Lupus And Dental Implants - Understanding Infections Risks

If you want to perfect your smile after a decay issue or an accident has resulted in the loss of one of your teeth, then dental implantation may be an option. Dental implants can both look and feel like the other teeth in your mouth. However, if you have a disease like lupus, then you may have some additional complications during the implant process. Learn about some infection complications and how you can best keep them at bay by reading this article.

Sjögren's Syndrome 

Sjögren's syndrome is a type of disorder that occurs in conjunction with certain diseases, and it is likely an issue if you have lupus. The syndrome involves damage to the mucous membranes around your eyes and mouth. These membranes are responsible for creating both tears and saliva, and this results in both a dry mouth and dry eyes. Unfortunately, a dry mouth can allow gum infections to form, because saliva works to flush the bacteria out of the mouth. The fluids also help to maintain a constant pH that is as close to neutral as possible. Bacteria tend to flourish in acidic environments and the acids can also destroy the soft mouth tissues. The increase in bacterial activity and the acidic environment in the mouth can lead to gum infections.

An infection may cause the dental implant to fail. Inflammation will occur and the gums will be unable to heal around the incision site. When this happens, the jawbone will not be covered by the soft tissues properly and this may result in osteonecrosis or bone death.

Reducing the Issue

If you have lupus and Sjögren's syndrome, then you may be able to keep your mouth moist after dental implant surgery by simply sipping on water throughout the day. If this is not helpful, then you can ask your physician or implant specialist to prescribe a medication for you. Pilocarpine is one possible medication that can be provided to you, and it will stimulate the production of saliva. However, it can also cause you to produce a great deal more sweat, so make sure you are aware of this. Also, think about taking the medicine only while the dental implant heals.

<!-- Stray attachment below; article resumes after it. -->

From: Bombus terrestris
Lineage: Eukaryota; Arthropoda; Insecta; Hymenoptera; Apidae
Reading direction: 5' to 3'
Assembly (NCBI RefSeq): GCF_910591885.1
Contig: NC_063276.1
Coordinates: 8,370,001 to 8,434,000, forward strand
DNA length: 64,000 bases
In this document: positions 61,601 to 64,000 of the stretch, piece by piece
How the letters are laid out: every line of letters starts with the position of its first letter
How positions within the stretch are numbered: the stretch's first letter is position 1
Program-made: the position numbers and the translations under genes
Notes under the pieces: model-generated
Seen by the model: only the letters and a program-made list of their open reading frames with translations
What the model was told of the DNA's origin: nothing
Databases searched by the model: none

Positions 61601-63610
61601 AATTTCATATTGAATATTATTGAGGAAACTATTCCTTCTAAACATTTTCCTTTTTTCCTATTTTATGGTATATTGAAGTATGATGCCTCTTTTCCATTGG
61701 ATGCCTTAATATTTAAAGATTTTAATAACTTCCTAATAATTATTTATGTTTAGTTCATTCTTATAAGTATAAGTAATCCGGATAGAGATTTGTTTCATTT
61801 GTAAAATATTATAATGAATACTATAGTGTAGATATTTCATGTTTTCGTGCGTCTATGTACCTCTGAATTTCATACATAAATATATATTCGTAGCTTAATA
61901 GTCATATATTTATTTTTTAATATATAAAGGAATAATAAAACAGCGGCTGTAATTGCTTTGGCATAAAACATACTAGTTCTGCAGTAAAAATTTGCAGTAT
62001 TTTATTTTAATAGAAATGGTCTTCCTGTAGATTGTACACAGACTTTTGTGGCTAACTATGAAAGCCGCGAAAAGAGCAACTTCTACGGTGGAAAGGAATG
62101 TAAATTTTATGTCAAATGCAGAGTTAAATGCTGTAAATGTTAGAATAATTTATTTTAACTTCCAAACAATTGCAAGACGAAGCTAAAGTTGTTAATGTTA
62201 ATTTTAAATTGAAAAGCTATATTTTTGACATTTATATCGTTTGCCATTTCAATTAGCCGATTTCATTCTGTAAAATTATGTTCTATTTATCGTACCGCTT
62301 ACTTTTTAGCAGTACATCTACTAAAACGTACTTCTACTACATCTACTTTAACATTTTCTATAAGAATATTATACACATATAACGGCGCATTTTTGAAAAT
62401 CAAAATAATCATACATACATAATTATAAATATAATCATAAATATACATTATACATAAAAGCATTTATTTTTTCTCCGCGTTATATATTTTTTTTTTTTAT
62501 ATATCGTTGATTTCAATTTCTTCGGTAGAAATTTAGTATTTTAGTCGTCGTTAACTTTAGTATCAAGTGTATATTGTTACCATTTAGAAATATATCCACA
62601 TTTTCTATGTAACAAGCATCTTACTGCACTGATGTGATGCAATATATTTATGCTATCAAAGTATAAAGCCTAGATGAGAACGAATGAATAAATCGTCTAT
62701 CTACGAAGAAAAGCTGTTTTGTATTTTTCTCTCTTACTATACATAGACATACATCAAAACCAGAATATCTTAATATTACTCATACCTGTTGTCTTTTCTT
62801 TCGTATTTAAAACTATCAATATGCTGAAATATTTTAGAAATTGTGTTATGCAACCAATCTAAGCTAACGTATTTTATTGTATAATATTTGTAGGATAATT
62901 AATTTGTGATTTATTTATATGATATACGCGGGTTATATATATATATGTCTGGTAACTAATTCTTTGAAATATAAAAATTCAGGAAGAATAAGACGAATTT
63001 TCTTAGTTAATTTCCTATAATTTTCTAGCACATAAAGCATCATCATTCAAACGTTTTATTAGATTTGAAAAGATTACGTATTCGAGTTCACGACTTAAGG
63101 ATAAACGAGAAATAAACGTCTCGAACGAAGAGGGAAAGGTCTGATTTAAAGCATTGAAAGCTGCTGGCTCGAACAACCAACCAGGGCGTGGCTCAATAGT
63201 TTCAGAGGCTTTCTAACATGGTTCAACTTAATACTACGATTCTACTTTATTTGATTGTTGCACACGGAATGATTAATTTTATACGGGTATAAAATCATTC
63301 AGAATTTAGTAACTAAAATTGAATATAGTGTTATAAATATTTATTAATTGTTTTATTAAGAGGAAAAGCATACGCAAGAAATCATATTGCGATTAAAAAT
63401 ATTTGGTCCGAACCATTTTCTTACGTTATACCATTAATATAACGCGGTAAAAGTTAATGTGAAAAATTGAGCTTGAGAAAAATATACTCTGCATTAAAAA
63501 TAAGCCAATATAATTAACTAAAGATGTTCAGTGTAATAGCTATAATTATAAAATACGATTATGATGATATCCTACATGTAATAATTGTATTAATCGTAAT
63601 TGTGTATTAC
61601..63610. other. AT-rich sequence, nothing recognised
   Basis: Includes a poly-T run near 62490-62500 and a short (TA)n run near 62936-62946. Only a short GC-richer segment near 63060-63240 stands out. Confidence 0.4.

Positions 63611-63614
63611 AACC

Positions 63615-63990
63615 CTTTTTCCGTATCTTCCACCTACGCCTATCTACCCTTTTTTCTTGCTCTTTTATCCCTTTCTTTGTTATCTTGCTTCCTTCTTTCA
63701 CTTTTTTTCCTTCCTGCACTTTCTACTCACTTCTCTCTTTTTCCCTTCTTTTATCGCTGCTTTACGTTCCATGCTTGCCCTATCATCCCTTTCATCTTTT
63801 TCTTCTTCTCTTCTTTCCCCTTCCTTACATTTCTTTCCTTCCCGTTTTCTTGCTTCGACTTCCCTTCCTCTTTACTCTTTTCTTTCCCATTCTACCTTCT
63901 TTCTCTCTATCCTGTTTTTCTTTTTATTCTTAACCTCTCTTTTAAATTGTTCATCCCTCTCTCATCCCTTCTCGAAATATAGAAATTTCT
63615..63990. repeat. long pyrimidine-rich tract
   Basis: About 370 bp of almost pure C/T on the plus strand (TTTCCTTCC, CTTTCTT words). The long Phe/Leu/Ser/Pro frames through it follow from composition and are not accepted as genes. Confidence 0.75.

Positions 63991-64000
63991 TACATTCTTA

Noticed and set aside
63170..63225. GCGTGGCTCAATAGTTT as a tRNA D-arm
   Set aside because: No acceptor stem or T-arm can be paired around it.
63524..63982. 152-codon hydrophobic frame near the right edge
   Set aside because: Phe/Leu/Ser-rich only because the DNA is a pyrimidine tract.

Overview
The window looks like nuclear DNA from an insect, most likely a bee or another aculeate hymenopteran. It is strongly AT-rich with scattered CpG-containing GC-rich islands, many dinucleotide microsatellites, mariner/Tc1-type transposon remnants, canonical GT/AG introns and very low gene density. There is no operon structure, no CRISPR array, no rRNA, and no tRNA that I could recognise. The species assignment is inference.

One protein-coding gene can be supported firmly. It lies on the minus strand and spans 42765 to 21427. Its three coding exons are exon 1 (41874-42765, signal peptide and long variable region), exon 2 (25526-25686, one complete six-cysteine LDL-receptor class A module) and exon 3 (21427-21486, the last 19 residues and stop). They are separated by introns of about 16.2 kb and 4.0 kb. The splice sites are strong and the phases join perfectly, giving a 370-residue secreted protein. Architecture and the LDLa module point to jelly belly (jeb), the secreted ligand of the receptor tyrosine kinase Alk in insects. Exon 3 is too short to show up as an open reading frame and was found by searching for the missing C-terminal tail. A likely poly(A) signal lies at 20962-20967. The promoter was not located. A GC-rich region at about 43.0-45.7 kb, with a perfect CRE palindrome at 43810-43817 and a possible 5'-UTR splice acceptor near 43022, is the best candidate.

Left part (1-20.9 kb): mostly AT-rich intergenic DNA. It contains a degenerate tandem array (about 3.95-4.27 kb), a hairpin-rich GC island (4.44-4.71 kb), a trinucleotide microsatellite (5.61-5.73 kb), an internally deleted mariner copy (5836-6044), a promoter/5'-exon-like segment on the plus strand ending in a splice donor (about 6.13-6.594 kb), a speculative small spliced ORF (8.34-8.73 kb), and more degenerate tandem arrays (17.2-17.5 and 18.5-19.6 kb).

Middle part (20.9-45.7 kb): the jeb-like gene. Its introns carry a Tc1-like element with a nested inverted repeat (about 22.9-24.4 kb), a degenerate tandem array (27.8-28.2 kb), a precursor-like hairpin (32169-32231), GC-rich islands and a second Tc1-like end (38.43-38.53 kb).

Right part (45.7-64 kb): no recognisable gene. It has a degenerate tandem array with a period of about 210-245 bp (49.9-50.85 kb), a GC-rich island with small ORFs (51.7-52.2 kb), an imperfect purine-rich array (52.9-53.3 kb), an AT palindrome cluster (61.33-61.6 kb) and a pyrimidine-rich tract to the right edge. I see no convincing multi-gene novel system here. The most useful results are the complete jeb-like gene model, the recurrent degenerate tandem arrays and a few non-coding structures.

Steroidal Use

Many people with lupus are asked to take corticosteroids to suppress the natural inflammation response of the body. These medications also work to suppress the immune system. This helps with the treatment of the disease, because the body attacks its own tissues. Specifically, this is caused by the improper function of the autoimmune system within the body.

Unfortunately, corticosteroids interfere with the normal functions of the immune system as well. This means that your body will not fight off slight infections that may occur across the gums after a dental implant surgery. The result is a more serious infection, osteonecrosis, or dental implant failure.

Reducing the Issue

Your physician may ask you to stop taking taking corticosteroids for some time both before and after your implant operation. This will need to occur when symptoms have gone into at least partial remission, and your oral surgeon may ask you to stay away from things that may trigger a flare up. You will need to make sure that you do not start any new medications, supplements, or herbal remedies. Stress also should be reduced, and you will need to stay out of the sun. 

Unfortunately, any type of infection can also cause a lupus flare up, so your dentist will likely provide you with a prescription antimicrobial mouthwash to reduce these concerns. These mouthwashes will help to reduce both bacterial and fungal microorganisms in the mouth. For more info, talk to your dentist.